This was a labour of love... many hours of meticulous calligraphy writing in an old English script, and worth it for a poem I sell these days as a high quality print.
Rudyard Kipling's 'If' poem means so much to the people who buy it. It's a poem about resilience and achievement, and about inner strength. But it's more: for the people who buy 'If' as a calligraphy gift, it shows love and pride.
I sell a lot of these poem prints over the summer months when students graduate from university and college. Others are for milestone birthday gifts. Kipling's 'If' is also a great retirement gift idea: so many people learned this poem in school, and it lives on in our memories through our adult lives and careers.
The original artwork for this poem was written in black sumi ink from Scribblers, using speedball calligraphy nibs on Bristol board (paper).
Prints are on textured, high quality art paper.
Every poem print is hand finished in 23 carat gold leaf with an ornamental letter 'I' decorated with a little scrollwork.
Calligraphy prints of If by Rudyard Kipling are sent as a scroll: rolled and tied with a ribbon, and wrapped in quality tissue to protect the gold leaf and print detail.
The making of 'If' - gold leaf is applied to gilding size (glue), before being burnished to a soft shine and then decorated with ornamental scrollwork in ink and gold paint.
I also sell a more modern, simpler style of this poem as a quality print. You can buy a copy here: Modern version of If by Rudyard Kipling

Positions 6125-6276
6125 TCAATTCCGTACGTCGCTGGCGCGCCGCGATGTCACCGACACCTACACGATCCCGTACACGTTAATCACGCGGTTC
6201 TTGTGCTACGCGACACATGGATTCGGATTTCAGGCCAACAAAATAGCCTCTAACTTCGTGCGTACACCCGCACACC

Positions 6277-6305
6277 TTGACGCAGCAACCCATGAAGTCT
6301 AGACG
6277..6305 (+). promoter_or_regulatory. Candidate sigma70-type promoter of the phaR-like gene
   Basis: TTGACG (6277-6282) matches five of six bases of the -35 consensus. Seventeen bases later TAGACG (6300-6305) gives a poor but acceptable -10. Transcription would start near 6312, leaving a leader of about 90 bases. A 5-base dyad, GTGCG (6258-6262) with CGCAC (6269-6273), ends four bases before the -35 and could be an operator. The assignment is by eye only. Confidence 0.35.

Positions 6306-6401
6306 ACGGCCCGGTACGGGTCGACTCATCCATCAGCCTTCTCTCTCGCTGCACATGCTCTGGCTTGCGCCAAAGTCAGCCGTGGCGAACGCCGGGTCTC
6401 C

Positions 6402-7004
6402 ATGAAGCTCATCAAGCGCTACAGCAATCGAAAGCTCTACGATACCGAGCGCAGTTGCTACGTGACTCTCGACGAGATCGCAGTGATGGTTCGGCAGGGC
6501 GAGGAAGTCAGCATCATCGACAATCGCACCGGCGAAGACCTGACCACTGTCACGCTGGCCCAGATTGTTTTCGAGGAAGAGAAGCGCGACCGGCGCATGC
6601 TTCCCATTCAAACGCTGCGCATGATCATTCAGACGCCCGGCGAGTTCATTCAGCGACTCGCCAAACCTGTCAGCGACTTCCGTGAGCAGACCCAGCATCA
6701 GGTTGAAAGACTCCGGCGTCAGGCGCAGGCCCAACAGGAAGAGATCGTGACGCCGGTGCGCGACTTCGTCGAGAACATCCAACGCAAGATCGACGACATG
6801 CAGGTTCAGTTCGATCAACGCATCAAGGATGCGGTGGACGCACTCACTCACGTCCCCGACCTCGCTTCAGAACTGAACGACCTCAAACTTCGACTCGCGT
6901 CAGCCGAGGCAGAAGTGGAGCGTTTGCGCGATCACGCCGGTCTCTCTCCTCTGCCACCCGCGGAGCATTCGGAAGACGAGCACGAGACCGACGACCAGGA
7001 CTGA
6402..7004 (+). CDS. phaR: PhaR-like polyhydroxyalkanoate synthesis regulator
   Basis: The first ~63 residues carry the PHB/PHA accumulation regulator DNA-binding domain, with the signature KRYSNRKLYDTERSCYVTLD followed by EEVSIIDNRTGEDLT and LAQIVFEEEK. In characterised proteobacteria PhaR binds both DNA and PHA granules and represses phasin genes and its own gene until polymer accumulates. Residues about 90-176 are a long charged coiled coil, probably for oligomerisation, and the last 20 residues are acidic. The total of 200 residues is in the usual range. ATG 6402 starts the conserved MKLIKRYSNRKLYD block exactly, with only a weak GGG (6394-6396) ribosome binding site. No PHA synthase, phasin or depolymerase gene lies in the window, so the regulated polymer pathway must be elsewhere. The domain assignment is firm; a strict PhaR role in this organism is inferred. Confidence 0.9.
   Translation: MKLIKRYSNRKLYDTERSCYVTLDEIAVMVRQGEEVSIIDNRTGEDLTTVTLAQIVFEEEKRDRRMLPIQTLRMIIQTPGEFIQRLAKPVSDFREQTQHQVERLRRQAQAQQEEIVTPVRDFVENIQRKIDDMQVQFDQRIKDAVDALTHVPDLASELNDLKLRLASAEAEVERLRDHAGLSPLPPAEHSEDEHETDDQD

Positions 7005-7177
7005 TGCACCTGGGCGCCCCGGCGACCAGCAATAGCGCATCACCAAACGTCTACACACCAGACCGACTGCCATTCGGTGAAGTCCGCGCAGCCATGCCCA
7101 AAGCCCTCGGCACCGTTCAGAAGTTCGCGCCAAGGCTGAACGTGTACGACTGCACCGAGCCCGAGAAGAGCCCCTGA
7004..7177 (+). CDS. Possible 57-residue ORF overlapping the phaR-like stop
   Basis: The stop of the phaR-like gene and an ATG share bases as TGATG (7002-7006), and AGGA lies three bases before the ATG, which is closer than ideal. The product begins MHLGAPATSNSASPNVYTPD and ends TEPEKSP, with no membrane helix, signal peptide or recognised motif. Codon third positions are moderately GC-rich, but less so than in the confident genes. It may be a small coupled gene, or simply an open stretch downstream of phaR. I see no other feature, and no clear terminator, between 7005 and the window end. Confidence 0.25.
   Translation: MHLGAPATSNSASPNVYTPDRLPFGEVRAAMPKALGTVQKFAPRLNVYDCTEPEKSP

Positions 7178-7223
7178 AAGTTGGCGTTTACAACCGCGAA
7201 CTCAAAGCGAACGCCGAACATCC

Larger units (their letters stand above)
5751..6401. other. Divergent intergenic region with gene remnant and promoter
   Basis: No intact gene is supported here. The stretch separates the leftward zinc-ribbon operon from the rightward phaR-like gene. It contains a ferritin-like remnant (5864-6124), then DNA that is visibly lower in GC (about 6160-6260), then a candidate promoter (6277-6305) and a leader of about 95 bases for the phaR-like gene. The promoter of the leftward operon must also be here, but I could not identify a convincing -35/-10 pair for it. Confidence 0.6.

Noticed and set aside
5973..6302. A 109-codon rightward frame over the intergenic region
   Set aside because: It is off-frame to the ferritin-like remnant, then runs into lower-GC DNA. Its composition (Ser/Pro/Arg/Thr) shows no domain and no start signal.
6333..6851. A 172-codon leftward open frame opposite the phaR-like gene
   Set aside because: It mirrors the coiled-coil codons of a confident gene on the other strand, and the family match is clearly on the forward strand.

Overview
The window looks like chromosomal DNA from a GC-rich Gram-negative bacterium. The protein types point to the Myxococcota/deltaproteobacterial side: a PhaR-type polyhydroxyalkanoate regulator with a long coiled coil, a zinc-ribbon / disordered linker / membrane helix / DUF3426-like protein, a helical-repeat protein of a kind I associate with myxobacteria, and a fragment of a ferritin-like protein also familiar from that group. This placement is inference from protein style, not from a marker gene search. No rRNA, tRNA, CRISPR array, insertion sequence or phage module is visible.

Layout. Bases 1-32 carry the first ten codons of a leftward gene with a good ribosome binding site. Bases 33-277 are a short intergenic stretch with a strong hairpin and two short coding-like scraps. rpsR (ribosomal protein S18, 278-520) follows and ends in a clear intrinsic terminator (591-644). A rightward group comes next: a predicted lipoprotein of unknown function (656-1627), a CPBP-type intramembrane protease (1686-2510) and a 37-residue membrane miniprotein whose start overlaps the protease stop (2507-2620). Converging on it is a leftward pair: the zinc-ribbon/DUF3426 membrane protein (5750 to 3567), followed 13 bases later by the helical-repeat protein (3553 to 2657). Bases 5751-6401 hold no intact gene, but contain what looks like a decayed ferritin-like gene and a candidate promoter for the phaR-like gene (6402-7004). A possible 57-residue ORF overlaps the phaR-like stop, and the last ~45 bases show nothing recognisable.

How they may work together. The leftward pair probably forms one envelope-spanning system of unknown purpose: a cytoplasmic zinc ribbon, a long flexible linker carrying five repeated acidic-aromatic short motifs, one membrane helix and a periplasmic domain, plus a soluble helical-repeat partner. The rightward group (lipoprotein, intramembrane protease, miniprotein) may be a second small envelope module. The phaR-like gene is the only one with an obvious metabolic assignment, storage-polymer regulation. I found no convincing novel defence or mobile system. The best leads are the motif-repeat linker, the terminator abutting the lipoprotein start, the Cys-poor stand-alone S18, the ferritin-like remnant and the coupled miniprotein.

The full text of the poem is as follows:
If you can keep your head when all about you
Are losing theirs and blaming it on you,
If you can trust yourself when all men doubt you,
But make allowance for their doubting too;
If you can wait and not be tired by waiting,
Or being lied about, don’t deal in lies,
Or being hated, don’t give way to hating,
And yet don’t look too good, nor talk too wise:
If you can dream—and not make dreams your master;
If you can think—and not make thoughts your aim;
If you can meet with Triumph and Disaster
And treat those two impostors just the same;
If you can bear to hear the truth you’ve spoken
Twisted by knaves to make a trap for fools,
Or watch the things you gave your life to, broken,
And stoop and build ’em up with worn-out tools:
If you can make one heap of all your winnings
And risk it on one turn of pitch-and-toss,
And lose, and start again at your beginnings
And never breathe a word about your loss;
If you can force your heart and nerve and sinew
To serve your turn long after they are gone,
And so hold on when there is nothing in you
Except the Will which says to them: ‘Hold on!’
If you can talk with crowds and keep your virtue,
Or walk with Kings—nor lose the common touch,
If neither foes nor loving friends can hurt you,
If all men count with you, but none too much;
If you can fill the unforgiving minute
With sixty seconds’ worth of distance run,
Yours is the Earth and everything that’s in it,
And—which is more—you’ll be a Man, my son!
Source: Poetry Foundation
On a personal note, I have to confess my heart lies with Benjamin Zephaniah's 'What if' - if you're not familiar with this poem do read it here!